Has COVID pushed us toward a new era of work? Of all the painful effects of it, might it push us to a world in which success at work is judged by merit rather than status? Amidst a great employment reshuffling and a shortage of talented laborers, employers are updating their hiring standards, and employees have greater autonomy to choose and design their careers.
The Wall Street Journal recently published a thought-provoking article about workers who are making the jump from blue-collar jobs to tech positions without a college degree. The article shares the story of Alexis Ayala, a 27-year-old who lost his retail job during the pandemic. He found replacement work as a door-to-door cable TV salesman, which he did not enjoy. Ayala heard, through a personal connection, about a technology business development opening at Okta, Inc. The company hired him, then provided on-the-job training and continuous learning opportunities that gave him the skills he needed to be successful in his new role.
Proximity, a trend spotted across industries that brings the production and provision of goods and services closer to where they are needed in time and space, can also be applied to deliver skills to workers—and workers to jobs—faster than previous generations have seen in their lifetimes. Let’s explore how employers can leverage hiring learning trends to meet their needs and propel forward in the future of work.
Proximity in hiring & staffing
Today’s job candidates are accustomed to the speed and efficiency of using smartphones for almost everything. It can be difficult for enterprise software and company architecture to keep up.
Employers who focus on incorporating proximity into the candidate and employee experience have the best chance of attracting the right talent—how can you make the experience faster for the candidate? Is there red tape you can remove in the hiring process? Have you identified the skills (rather than the degree requirements) that are essential for the job? Could these skills be taught on-the-job once you’ve established a culture fit?
Unifi hires staffing for airports, an industry with a very high attrition rate. Chief Strategy Officer Ying McPherson recommends a hands-on, hands-off approach: Focus on company values and location values to find a match. Be clear and up-front about what the job entails—use quick 10- to 20-second videos to let candidates and new hires know what is expected of them. Then, rely on local, regional vetting and allow for some creative flexibility, because a one-size-fits-all model may not apply for every job and location.
Proximity in employee education
While attracting and hiring the right talent has become more challenging in an employee-powered labor market, there are some trends in education that companies can capitalize on to prepare and upskill their existing workforce. If you survived the many pandemic-driven talent losses, there’s a good chance that your remaining employees are some of your best and most loyal. You’ll want to focus on gaining more insights about them, through data, to find out what new hires and potential employees will need to succeed. You’ll also want to provide opportunities for them to advance their skills and career.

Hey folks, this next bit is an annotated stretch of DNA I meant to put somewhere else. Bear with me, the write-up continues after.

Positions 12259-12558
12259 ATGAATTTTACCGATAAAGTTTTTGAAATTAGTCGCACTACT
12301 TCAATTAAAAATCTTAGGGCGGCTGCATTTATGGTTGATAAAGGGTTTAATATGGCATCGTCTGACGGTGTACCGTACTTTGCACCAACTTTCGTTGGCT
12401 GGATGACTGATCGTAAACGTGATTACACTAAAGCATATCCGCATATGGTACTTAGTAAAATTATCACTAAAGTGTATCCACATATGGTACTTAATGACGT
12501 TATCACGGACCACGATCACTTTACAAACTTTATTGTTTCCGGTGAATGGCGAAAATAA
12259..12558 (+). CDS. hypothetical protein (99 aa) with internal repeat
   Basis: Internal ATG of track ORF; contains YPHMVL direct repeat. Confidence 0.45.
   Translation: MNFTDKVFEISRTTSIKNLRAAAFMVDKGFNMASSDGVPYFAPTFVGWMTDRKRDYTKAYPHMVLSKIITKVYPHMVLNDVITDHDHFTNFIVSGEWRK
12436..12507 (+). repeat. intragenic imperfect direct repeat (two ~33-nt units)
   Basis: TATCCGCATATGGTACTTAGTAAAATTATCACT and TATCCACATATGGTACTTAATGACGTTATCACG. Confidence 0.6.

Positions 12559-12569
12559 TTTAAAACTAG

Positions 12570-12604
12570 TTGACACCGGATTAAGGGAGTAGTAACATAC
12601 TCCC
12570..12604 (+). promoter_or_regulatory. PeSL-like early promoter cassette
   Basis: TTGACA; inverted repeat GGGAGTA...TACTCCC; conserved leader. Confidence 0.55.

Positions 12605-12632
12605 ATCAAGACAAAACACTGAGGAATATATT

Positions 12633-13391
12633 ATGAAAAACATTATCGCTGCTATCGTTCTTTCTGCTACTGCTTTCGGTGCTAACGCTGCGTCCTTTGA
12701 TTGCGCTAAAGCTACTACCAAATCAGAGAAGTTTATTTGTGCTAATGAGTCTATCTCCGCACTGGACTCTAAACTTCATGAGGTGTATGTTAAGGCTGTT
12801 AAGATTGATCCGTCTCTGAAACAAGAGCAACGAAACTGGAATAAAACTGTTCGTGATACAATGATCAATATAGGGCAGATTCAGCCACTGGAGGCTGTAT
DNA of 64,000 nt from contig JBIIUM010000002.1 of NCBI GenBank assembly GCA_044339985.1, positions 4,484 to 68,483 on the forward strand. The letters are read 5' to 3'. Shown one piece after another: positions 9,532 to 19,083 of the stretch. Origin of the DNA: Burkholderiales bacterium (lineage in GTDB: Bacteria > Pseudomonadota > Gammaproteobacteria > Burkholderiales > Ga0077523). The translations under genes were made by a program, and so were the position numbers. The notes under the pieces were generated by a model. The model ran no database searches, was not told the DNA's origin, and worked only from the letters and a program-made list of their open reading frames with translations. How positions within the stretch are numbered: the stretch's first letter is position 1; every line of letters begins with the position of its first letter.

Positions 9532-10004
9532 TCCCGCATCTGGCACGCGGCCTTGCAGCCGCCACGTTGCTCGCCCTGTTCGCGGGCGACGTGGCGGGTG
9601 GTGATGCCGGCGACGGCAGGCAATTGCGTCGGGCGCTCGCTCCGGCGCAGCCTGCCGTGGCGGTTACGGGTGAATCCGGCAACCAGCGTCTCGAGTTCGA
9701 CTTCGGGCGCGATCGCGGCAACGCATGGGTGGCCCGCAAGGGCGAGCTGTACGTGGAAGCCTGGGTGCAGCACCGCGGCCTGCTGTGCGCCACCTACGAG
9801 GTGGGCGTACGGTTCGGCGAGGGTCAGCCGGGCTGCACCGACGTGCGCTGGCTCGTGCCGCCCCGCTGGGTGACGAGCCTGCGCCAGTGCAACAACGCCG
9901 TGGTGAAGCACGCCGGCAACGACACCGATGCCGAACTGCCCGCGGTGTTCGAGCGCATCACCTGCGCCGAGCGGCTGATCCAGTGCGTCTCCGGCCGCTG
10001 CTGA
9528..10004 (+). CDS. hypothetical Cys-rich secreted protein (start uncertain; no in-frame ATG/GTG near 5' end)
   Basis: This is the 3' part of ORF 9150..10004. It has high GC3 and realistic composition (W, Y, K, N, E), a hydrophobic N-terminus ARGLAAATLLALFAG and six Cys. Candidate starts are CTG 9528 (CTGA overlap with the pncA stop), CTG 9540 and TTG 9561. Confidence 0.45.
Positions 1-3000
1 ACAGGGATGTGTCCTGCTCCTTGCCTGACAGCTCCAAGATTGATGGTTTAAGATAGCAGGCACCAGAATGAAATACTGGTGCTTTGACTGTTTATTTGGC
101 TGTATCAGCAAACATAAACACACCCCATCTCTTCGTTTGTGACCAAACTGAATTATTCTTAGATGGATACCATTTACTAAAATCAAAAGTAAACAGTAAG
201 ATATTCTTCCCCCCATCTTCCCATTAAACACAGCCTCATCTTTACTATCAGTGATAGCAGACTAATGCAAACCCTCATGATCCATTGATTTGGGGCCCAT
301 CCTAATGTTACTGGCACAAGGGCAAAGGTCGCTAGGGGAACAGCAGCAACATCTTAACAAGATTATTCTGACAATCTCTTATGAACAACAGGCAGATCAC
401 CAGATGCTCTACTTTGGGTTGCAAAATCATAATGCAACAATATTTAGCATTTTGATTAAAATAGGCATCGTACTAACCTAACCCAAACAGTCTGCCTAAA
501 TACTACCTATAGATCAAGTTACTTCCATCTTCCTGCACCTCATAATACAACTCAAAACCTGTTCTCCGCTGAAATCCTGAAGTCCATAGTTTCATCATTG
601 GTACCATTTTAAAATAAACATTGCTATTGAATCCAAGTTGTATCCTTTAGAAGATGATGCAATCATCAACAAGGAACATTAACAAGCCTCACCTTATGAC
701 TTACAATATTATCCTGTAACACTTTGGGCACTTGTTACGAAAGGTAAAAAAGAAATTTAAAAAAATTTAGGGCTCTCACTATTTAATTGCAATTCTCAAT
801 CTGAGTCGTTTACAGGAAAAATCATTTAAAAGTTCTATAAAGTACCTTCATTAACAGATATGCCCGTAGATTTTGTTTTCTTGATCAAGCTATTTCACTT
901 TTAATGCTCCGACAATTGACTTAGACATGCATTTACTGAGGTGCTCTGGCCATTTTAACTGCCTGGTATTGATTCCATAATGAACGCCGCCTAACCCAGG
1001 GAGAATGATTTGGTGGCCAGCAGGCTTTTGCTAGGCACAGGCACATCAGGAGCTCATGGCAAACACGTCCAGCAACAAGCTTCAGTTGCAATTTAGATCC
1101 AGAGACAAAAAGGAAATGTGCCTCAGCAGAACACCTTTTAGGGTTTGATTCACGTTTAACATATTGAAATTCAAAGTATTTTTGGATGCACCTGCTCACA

Outside of the office, in classrooms around the world, digital technologies have enabled transformation in the learning experience. Advances in one-to-one computing and bandwidth access have made it possible for more people to increase efficiency and engagement in learning.
Companies can apply these progressions to their own learning and development programs by setting aside time for employees to work on their skills, encouraging peers to share and learn from each other, and offering fast-paced, digital training programs to keep employees engaged.
Looking to the future of work
For employees with and without four-year college degrees, the recruitment playing field has changed. According to the WSJ article, more than 10% of Americans in low-paying roles in warehouses, manufacturing, hospitality, and other hourly positions made a switch between August 2020 and March 2022. The current scales have tipped in favor of the worker, and today many have their choice of job opportunities.
It’s too soon to say for certain whether this is only a post-crisis reshuffling, or if employees will remain so highly valued and well-treated for the long-term future. Keith Ferrazzi, executive team coach and author of the newly released book Competing in the New World of World, explains that the future of work will be written by an ongoing dialogue between employees and employers. Proximity tools, such as data and analytics, remote chat, and crowdsourcing solutions, make it possible for workers at all levels to contribute ideas around strategy. Organizations that facilitate and learn from those conversations will be the ones best positioned to win in the future of work.
At Outthinker, we believe that there is great wisdom and opportunity in giving workers who, for reasons other than their potential, do not have as high a level of formal education as jobs have typically required. Both employers, through hiring and training, and employees, through autonomy and education, have a chance to leverage proximity trends to transform the future of work. With reformed hiring practices and a focus on training and development, we can move to a world in which people work based on true merit rather than on the badge of a diploma.